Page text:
Story and photos
by Leah Weissman
Pilot staff writer
"Ewwww" said Haileigh Strain as she dunked her hands in a pan of green fingerpaint. Little rivers of bright green rolled down her arms as she held up her hands to inspect her goo-covered fingers.
"Now why don't you put your hands on the paper?" instructor Mandy Morris said as she directed Haileigh's hands to a 3-by-4-foot sheet of white paper laying on the ground.
A minute later, the empty canvass was covered with green, pink and blue handprints, and Haileigh was covered with paint.
"This is fun!" she exclaimed.
Fingerpainting is just one of more than 70 classes and workshops taught by volunteers during the Kids After School Program of Education and Recreation (KASPER). The eight-week, nonprofit program started June 23 at Kalmiopsis Elementary School and is run by a 20-person board of dedicated residents, city officials and educational leaders.
The program was spearheaded by Carolyn Milliman, wife of City Manager Gary Milliman, when the city cancelled its summer recreation program last year when it was unable to find someone to be a program coordinator.
"There are a lot of children in this community that need this," Milliman said.
As of Monday, more than 80 children kindergarten through sixth grade have signed up for a variety of classes from music to art, language, sports, knitting, theater, dancing and gardening.
KASPER student Alex Cowan said he enjoys all of the classes he's taking, from sewing to sign language. But, he said, playing the drums and guitar in rhythm and music class is his favorite thing to do.
"At first my dad told me about KASPER, and my first day here I had the music class. I just wanted to come more and more," Alex said.
According to Program Director Alicia Lunde, the point of KASPER is to offer an affordable summer program that provides Brookings-Harbor youth an organized, educational and fun experience in a safe environment.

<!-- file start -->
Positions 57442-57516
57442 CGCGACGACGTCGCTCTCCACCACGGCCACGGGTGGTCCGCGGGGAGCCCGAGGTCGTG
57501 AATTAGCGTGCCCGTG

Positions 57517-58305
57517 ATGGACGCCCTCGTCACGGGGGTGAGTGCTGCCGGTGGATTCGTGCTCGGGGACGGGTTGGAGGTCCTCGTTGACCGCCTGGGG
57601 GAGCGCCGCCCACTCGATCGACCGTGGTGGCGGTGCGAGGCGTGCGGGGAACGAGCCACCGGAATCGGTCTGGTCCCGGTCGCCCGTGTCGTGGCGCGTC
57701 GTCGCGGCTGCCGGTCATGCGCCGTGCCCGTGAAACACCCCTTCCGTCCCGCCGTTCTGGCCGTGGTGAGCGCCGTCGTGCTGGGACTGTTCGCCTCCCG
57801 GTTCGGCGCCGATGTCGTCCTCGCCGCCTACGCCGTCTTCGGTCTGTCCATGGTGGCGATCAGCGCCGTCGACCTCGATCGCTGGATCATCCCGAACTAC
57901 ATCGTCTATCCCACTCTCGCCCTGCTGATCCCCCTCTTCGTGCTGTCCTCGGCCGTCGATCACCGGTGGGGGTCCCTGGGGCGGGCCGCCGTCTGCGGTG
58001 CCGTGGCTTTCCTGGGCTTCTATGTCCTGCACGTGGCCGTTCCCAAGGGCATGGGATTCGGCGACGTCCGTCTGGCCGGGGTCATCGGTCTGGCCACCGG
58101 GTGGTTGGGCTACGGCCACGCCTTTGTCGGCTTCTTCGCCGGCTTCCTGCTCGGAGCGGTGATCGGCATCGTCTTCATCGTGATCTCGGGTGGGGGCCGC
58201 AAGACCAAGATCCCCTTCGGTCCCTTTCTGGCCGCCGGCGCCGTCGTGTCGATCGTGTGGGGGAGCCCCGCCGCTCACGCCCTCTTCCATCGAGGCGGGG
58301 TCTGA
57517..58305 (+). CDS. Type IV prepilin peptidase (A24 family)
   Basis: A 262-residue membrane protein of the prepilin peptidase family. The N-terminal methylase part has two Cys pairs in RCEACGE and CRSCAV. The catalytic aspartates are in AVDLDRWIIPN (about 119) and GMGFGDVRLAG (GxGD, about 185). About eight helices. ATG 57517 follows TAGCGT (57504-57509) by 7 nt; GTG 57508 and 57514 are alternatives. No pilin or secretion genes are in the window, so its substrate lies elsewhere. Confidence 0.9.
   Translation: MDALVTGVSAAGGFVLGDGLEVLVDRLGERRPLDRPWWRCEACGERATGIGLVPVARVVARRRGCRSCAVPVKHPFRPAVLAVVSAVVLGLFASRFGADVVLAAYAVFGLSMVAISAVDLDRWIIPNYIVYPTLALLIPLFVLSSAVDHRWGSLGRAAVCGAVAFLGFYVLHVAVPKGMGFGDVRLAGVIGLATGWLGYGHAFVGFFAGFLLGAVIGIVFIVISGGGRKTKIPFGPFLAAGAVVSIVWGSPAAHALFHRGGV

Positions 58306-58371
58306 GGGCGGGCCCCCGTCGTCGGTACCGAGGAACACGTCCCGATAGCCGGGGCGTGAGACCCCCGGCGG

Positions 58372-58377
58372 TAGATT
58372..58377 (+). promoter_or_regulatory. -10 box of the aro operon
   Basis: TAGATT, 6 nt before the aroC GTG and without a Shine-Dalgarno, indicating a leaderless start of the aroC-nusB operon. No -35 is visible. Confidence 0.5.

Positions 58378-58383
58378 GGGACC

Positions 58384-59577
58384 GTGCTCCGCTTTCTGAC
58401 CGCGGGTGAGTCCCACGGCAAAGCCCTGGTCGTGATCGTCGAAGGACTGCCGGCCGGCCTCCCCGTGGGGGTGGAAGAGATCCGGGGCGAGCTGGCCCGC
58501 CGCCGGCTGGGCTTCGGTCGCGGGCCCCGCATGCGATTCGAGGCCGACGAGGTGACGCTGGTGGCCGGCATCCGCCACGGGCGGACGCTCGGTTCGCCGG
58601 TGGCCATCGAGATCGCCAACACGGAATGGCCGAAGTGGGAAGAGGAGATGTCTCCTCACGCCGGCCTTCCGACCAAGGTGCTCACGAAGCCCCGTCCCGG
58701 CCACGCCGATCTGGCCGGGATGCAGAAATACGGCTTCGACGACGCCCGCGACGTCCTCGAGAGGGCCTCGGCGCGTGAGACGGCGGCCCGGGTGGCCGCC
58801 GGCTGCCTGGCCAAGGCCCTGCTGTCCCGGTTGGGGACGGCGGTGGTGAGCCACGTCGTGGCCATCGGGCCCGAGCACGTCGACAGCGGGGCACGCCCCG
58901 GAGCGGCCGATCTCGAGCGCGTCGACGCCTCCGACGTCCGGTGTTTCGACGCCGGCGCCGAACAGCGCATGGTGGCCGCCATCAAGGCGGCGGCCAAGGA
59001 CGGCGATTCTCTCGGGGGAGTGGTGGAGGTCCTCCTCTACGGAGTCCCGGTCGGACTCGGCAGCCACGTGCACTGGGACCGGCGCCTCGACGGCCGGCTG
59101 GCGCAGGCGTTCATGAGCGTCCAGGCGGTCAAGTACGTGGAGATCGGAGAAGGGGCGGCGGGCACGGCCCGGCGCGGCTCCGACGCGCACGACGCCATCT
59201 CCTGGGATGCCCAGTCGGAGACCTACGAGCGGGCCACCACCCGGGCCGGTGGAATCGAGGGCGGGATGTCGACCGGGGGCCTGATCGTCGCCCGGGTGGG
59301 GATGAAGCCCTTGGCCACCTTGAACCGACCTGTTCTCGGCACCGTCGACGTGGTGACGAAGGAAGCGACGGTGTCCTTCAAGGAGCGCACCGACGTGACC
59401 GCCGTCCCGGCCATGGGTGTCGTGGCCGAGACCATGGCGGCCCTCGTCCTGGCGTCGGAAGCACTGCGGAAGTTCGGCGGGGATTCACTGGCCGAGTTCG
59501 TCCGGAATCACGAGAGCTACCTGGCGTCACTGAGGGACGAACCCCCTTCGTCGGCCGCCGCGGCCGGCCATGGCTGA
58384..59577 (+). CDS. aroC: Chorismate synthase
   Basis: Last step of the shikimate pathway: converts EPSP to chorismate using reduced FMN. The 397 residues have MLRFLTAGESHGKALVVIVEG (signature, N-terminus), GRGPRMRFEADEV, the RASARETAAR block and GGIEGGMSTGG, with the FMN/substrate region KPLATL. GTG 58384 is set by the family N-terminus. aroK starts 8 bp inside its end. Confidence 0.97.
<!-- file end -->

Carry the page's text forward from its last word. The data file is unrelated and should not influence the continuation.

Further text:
"This is not babysitting this is a fun, learning environment," Lunde said.
After eight months of planning, coordinating and searching for funding, Milliman said the program has been a great success with six more weeks left to go.
"Parents have stopped me and said this is the best thing that has happened in Brookings as far as a summer program," Milliman said Monday. "And after only six days, (the program) is getting stronger rather than weaker."
Residents throughout the community have shown their support for KASPER by volunteering to teach classes or assist supervisors, organize children or hand out snacks.
More than eight teachers and 10 volunteers help with the program each day. According to Lunde, local businesses such as Sterling Savings Bank, Washington Mutual and Umpqua Bank have pitched in by volunteering some of their employees to help out the first week, C&K Markets donated snacks, and Chetco Federal Credit Union is teaching a "dollar and cents" class.
"It's been amazing," Lunde said."And we have such wonderful teachers providing excellent lessons and activities."
Out of the 70-some KASPER classes, many revolve around creativity and arts and crafts.
Rashon Barney, another KASPER student, said he can't get enough of his art classes.
"I've drawn, painted and sketched my whole life," Rashon said. "It's my favorite hobby. If I wasn't here, I'd be home drawing."
But, Rashon said, "I'd rather be here because the classes have a lot more utensils, art stuff and paints."
Lunde said she's received a lot of positive comments from parents whose children are in the program.
"I've run into several parents this week, who have all said their kids are loving the variety of classes we offer," Lunde said. "They wake up excited for KASPER."
Milliman said she's never heard a child ask, "Do we have to do that?" during a KASPER workshop.
"The children are satisfied and enjoying everything," she said.
The board of citizens heading KASPER includes Chairperson Carolyn Milliman, Oregon State University Master Gardener Program Assistant Shelley Palmer, City of Brookings Financial Director Patti Dunn, Kalmiopsis Elementary School Principal Brian Hodge, Brookings Parks and Recreation Commission Chairman Tony Parrish and a multitude of others.
"The KASPER program was started by a group of dedicated volunteers and board members that really want to make a difference in the lives of the youth in our community," Lunde stressed.
With the first two weeks already over, Lunde said KASPER is still looking for volunteers to help over the next few weeks.
"Our volunteers are dwindling ... so anyone interested in helping we could use you," she said.